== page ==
GUNPOWDER MILITARY RESERVATION, Md. -- White engineer tape marked the finish of a seven-mile ruck march for Soldiers competing in the Best Warrior Competition at Gunpowder Military Reservation, Nov 5, 2016. However, completing the rigorous ruck was not the end of the day-long competition. One more obstacle stood in the way of distinguishing each Soldier as a competitor, and only one as the best. The final challenge - a live-fire stress shoot.

In total, 12 Soldiers from the 58th Expeditionary Military Intelligence Brigade (EMIB) and the 58th Troop Command (TC), a part of the combined competition, were tasked with firing an M4 assault rifle where pressure and fatigue contributed to the intent of the range -- stress. As the final station in a series of warrior tasks, Soldiers dropped their 35-pound rucks, executed ten push-ups and were given ten seconds to engage pop-up targets while identifying friendly from enemy silhouettes.
"Anyone that accepted this challenge has gone above and beyond," said Master Sgt. Adam Erickson, 58th EMIB operations sergeant and noncommission officer in-charge for the competition.

In order to compete, Soldiers were selected at the company level, and then representatives were chosen at the battalion leading up to the day's test competing at the brigade level. Eligibility and prequalification necessary to vie for the title of best included successful completion of the combat life saver course, Army level-one combatives as well as qualifying as sharp-shooter on an M16 rifle and completion of a board exam. Soldiers competed for Soldier, noncommissioned officer and company grade officer of the year.

Training alongside the best elevates skills, and respective of military occupational specialty, in the Army being a Soldier comes first. "Everything tested during the competition is a basic Soldier skill - but we took it to the next level," said Sgt. Maj. William Hartman, 58th TC operations. "For example, at the weapons station we took three weapons a part, put them in a box and said go!"

In total, the Soldiers completed six warrior tasks in addition to reporting to a board, and the culminating ruck march and stress shoot. Warrior task test stations included: preparing an Advanced System Improvement Program, or ASIP, radio for operation; search an individual in a tactical environment, weapons assembly and functions check on a M16 assault rifle, M9 pistol and M249 light machine gun; protect themselves from chemical injury and contamination with a Joint-Service, Lightweight, Integrated Suit Technology, or JSLIST; complete a written map reading and land navigation test; and send a nine-line MEDEVAC request.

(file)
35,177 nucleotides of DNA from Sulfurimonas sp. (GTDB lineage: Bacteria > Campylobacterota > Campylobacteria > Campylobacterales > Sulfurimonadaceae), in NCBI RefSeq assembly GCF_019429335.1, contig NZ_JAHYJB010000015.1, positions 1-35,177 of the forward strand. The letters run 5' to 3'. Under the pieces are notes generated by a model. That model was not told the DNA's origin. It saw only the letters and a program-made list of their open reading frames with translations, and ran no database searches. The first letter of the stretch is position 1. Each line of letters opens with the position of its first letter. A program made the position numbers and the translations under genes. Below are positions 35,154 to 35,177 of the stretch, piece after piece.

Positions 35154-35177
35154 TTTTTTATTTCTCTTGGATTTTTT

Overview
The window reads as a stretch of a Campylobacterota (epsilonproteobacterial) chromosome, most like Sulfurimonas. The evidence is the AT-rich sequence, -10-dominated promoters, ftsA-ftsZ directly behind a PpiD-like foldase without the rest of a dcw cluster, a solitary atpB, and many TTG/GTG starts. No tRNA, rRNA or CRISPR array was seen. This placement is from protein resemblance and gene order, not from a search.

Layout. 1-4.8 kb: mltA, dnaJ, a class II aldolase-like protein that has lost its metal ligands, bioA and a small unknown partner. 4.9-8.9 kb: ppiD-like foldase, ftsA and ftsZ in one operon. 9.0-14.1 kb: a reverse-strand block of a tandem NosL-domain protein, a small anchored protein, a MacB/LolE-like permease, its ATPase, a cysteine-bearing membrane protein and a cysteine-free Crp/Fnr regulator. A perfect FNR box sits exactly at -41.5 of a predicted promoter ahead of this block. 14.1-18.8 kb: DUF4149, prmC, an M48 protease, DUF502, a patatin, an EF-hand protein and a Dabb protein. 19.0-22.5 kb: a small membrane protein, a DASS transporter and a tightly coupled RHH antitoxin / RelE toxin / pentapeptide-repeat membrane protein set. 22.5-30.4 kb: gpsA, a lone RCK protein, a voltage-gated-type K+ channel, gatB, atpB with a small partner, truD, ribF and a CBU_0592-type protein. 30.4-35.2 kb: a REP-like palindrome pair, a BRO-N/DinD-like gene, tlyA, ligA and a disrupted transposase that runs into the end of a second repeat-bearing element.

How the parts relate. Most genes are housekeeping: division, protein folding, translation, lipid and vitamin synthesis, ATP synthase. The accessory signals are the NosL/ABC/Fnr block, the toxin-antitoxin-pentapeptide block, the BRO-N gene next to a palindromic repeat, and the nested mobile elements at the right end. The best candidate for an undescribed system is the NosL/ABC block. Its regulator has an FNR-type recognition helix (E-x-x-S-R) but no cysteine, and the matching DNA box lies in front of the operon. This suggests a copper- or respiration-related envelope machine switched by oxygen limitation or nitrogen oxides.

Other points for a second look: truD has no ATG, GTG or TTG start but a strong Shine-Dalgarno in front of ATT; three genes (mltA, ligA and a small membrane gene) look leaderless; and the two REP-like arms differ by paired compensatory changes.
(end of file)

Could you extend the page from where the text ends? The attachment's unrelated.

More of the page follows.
"The competition represents an opportunity to expand individual skills and sets and example for others to follow," said Erikson. "Each Soldier will benefit from this experience and enhance the readiness of the Maryland National Guard."

For many competitors the tested warrior skills are something they do not get to touch every month and preparation for the competition was critical. To prepare, noncommissioned officer competitor Staff Sgt. James Hawley, a military technician for towed and small arms repair assigned to the 110th Information Operations Battalion, reached out to his fellow Soldiers as his greatest resource.

Using the expertise of his fellow Soldiers across a variety of military backgrounds in communications, medical or infantry, his resourcefulness proved successful, earning him the title of best noncommissioned officer. When asked what it means to be the best, Hawley's answer was simple - the best warrior competes against himself.

Enlisted Soldier of the year was awarded to Spc. Samuel Cosentino, 58th EMIB, and Officer of the year to First Lt. Chris Hunckler, 629th Military Intelligence Battalion.

Winners and first alternates in each category will receive further training on tasks during the January and February timeframe and go on to represent the 58th EMIB at the 2017 Maryland Army National Guard officer, NCO and Soldier Best Warrior Competition; 16-19 March 2017.